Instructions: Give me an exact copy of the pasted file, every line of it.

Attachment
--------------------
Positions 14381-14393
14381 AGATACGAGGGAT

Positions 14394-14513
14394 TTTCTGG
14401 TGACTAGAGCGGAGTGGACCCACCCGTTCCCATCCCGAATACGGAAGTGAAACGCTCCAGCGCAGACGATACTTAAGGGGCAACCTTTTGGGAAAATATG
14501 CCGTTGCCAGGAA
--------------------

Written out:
Positions 14381-14393
14381 AGATACGAGGGAT

Positions 14394-14513
14394 TTTCTGG
14401 TGACTAGAGCGGAGTGGACCCACCCGTTCCCATCCCGAATACGGAAGTGAAACGCTCCAGCGCAGACGATACTTAAGGGGCAACCTTTTGGGAAAATATG
14501 CCGTTGCCAGGAA